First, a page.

Keeping You takes the reader to White Chapel in London. Even though I have been to London many times, I have never been to White Chapel. But with the help of Google Earth, I was able to locate a high-rise apartment block in a very rundown area, with a phone box on the corner and smaller houses across the road. It was the perfect setting for my hero to be holed up while he sought revenge for the killing of his best friend, and it was a far cry from the luxurious mansion he lived in near Crewe in Cheshire.

Another of my books still to be published by my publisher, Black Opal Books, involves a trip to Melbourne in Australia. I have never been to Australia, let alone Melbourne, but I did my research using the internet and Google Earth. I needed a seedy location where sex workers resided, with a nightclub, and betting premises. Internet searches gave me St. Kilda, and Google Earth helped me house a young woman who never wanted to be a nice one… I was also able to confirm there was a cycling track nearby, as my protagonist was a keen cyclist. I backed up my research with requests to a friend who did live in Australia, leaving me confident enough to write about the area. Further research involved checking local facilities for paternity testing. This was all carried out from the comfort of my own home.

3. Websites selling houses

I confess to being someone who trawls, more nosily than thoroughly, through internet sites offering all sorts of homes to buy. I need to know what type of places exist in the location I have chosen.

On one such site I found the perfect mansion, with its own swimming pool, gym, and amazing grounds, for Lawrence in Keeping You. I named it The Sway. I even used the floor plan to walk my heroine through the house when she was left there alone near the beginning of the book. I find it a great help to visualise the layout of homes in my stories. However, I never use the images on any promotional sites – you have to be vigilant about copyright etc. I purchase all my photos or use Google free “labelled for reuse” images.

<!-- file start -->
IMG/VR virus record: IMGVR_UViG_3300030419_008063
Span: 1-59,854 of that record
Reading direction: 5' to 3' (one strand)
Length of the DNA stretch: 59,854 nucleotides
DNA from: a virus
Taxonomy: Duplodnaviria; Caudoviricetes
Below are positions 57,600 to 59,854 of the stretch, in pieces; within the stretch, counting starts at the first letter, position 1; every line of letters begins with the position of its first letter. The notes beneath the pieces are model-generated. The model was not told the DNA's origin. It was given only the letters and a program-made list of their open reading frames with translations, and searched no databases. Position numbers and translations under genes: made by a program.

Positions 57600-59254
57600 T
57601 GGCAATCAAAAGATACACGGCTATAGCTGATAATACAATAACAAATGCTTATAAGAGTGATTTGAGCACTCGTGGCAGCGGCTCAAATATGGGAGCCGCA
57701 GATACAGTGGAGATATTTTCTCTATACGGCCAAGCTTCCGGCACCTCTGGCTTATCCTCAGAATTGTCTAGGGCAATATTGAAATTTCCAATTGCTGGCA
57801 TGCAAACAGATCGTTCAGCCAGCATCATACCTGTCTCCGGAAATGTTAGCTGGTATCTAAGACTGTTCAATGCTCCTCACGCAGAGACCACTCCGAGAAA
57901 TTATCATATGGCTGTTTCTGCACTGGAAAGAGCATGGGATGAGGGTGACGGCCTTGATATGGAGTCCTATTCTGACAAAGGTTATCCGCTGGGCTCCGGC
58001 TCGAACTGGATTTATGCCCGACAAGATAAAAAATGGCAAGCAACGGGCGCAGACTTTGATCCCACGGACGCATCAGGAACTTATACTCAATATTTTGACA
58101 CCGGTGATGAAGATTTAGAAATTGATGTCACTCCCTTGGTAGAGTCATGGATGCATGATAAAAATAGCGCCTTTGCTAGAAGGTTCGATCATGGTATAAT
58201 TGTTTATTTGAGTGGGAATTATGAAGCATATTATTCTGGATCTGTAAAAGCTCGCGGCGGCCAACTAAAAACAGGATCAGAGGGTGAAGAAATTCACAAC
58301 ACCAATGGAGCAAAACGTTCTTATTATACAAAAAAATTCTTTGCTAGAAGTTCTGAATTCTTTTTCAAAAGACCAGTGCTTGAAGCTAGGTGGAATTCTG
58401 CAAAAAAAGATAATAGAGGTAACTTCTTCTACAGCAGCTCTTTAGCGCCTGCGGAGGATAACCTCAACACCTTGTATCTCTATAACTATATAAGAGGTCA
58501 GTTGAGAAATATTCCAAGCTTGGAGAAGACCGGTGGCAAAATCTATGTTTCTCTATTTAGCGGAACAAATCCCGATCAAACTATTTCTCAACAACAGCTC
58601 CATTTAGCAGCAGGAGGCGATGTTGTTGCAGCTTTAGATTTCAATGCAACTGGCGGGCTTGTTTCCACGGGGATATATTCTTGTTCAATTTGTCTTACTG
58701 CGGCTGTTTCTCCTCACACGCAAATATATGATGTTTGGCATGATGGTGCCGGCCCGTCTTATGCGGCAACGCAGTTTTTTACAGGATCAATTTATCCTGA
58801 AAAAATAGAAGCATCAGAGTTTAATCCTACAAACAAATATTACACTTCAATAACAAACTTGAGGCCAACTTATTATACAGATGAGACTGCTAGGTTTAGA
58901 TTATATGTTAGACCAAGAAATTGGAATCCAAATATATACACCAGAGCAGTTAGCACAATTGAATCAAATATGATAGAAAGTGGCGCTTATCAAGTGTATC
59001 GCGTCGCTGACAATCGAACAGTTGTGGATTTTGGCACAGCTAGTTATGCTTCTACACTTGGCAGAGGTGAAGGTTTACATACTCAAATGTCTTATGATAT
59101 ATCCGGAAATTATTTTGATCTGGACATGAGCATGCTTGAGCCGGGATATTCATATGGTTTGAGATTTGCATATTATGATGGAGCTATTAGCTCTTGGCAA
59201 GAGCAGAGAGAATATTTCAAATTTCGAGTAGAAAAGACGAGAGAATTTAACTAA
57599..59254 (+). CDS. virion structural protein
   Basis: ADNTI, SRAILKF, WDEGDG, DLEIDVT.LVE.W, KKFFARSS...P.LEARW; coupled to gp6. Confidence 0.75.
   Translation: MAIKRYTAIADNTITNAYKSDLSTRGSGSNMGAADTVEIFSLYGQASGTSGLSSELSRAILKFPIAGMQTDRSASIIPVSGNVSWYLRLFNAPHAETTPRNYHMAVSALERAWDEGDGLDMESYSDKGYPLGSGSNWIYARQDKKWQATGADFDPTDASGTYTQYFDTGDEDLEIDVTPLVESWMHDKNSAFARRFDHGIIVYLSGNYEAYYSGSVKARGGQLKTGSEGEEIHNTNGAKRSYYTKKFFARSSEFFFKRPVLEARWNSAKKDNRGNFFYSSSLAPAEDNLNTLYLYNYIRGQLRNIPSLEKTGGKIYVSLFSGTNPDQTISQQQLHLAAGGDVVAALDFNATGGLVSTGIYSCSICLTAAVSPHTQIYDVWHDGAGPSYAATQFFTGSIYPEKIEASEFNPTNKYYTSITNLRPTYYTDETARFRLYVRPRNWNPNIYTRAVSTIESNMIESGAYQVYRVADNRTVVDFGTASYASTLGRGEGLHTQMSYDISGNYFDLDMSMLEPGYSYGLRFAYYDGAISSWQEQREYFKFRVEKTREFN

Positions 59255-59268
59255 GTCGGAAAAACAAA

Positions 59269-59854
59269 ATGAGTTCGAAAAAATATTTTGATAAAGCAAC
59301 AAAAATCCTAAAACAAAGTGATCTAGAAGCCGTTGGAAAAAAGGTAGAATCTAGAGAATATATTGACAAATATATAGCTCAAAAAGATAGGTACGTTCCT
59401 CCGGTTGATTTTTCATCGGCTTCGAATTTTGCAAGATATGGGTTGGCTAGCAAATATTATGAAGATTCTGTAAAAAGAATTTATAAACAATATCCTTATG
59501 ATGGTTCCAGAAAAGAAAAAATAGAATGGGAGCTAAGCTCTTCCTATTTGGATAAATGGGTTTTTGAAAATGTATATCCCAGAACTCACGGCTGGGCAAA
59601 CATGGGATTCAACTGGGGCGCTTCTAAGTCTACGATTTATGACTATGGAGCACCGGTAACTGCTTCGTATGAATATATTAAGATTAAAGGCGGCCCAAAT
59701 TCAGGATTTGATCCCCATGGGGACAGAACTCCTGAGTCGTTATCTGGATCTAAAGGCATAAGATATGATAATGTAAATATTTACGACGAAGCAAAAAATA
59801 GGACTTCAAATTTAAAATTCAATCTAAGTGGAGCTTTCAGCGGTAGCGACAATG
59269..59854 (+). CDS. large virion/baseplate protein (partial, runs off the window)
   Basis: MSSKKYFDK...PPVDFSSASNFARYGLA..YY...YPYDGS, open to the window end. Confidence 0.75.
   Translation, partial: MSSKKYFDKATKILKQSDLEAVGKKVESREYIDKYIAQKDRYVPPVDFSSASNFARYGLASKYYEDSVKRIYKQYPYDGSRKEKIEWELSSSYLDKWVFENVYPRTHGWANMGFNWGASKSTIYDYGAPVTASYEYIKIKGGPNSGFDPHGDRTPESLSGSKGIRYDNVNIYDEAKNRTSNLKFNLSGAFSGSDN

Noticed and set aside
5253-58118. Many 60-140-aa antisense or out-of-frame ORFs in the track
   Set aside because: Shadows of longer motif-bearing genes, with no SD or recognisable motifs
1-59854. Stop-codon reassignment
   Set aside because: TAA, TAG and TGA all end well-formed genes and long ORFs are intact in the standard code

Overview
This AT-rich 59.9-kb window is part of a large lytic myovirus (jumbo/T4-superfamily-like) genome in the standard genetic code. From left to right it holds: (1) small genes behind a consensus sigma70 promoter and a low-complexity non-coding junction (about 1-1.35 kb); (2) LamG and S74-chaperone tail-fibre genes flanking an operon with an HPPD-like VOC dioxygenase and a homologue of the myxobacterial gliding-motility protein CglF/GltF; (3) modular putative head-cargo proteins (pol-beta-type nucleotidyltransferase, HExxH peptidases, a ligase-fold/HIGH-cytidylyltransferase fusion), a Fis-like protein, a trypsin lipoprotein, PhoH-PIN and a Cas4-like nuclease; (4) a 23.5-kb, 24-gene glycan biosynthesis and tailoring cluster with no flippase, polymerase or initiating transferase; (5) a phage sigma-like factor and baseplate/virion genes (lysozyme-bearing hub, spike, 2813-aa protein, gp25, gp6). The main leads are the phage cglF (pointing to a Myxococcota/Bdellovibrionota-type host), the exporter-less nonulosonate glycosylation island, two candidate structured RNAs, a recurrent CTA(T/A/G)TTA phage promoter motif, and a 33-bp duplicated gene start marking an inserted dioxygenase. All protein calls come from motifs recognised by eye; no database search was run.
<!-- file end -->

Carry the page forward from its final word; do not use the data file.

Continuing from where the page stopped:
So I don’t restrict myself to places I know or have visited. I broaden my horizons and “travel” with no expense spared.

3. Mix and match

Of course, your location doesn’t have to actually exist. (I’m not just talking scifi/fantasy here.)

In The Secret At Arnford Hall I decided to use a fictitious village in Cheshire, and broadly based the Hall on a castle, which was for sale in the Channel Islands. I located Arnford next to a real town called Knutsford, and mention several places that exist there. Again I have been caught out when Gabriel Black takes Grace for lunch in a restaurant in Knutsford, which has since closed down!

Why don’t you share with us the tools you use for the settings in your stories, and maybe confess to the odd faux pas? After all, we are lovers of writing romance and entitled to have our heads in the clouds every now and then J

Images of some of the homes in my books

The Sway, Keeping You 
White Chapel - Google Earth, Keeping You

 Arnford Hall, The Secret At Arnford Hall

The old farmhouse, Guiltless